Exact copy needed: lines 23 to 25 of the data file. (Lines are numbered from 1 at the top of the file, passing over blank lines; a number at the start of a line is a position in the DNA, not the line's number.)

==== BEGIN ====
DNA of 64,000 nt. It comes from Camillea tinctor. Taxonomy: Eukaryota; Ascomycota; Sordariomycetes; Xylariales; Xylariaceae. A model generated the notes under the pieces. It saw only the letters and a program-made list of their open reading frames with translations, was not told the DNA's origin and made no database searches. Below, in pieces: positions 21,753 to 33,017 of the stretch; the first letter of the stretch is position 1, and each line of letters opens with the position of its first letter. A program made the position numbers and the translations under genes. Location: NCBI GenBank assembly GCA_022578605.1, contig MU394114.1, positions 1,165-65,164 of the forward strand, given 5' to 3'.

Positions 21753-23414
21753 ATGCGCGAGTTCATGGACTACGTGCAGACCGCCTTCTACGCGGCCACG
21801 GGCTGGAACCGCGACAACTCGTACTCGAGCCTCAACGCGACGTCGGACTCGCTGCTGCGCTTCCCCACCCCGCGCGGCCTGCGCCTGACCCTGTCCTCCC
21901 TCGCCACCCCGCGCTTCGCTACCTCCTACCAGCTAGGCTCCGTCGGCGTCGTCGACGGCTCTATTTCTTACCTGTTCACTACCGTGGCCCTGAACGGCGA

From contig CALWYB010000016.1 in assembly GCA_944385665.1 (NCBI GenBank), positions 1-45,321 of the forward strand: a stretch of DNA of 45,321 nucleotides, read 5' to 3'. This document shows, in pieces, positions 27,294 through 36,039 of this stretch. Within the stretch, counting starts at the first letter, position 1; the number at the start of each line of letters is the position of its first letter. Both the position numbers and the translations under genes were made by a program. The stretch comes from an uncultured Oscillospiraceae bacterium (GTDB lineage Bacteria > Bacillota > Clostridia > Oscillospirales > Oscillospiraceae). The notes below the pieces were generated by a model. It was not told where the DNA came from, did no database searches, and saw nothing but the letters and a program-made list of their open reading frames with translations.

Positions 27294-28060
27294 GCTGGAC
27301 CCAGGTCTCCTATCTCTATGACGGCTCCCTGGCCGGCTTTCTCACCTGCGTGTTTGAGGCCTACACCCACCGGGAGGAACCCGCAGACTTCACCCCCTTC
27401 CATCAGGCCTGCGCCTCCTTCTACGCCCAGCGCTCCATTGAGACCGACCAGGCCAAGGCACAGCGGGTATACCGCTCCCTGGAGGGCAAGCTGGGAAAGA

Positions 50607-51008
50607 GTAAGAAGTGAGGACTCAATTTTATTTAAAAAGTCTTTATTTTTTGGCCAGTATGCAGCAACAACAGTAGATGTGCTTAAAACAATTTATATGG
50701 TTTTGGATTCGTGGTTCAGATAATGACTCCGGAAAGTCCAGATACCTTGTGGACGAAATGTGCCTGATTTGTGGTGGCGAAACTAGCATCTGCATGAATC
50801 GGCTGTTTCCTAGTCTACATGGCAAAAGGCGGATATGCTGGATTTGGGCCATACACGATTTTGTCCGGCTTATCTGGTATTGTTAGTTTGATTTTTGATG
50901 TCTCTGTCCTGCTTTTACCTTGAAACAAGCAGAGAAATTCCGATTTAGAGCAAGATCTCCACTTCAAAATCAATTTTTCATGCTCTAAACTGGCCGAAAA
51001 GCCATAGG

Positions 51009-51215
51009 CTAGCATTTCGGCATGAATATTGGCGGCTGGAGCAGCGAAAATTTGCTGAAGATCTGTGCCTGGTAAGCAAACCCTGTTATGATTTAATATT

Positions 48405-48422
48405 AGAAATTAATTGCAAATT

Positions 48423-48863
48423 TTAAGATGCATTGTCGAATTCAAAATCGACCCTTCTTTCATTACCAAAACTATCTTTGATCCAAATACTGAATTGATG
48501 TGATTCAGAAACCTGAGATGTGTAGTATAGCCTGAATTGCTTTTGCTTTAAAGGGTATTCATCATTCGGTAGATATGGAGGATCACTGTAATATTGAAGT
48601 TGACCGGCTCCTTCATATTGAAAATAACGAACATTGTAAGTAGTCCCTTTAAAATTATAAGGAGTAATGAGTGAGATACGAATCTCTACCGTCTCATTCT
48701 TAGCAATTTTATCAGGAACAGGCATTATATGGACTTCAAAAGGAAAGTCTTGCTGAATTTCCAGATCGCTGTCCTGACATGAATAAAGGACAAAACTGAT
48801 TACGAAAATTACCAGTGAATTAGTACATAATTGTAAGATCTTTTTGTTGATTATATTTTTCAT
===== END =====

48501 TGATTCAGAAACCTGAGATGTGTAGTATAGCCTGAATTGCTTTTGCTTTAAAGGGTATTCATCATTCGGTAGATATGGAGGATCACTGTAATATTGAAGT
48601 TGACCGGCTCCTTCATATTGAAAATAACGAACATTGTAAGTAGTCCCTTTAAAATTATAAGGAGTAATGAGTGAGATACGAATCTCTACCGTCTCATTCT
48701 TAGCAATTTTATCAGGAACAGGCATTATATGGACTTCAAAAGGAAAGTCTTGCTGAATTTCCAGATCGCTGTCCTGACATGAATAAAGGACAAAACTGAT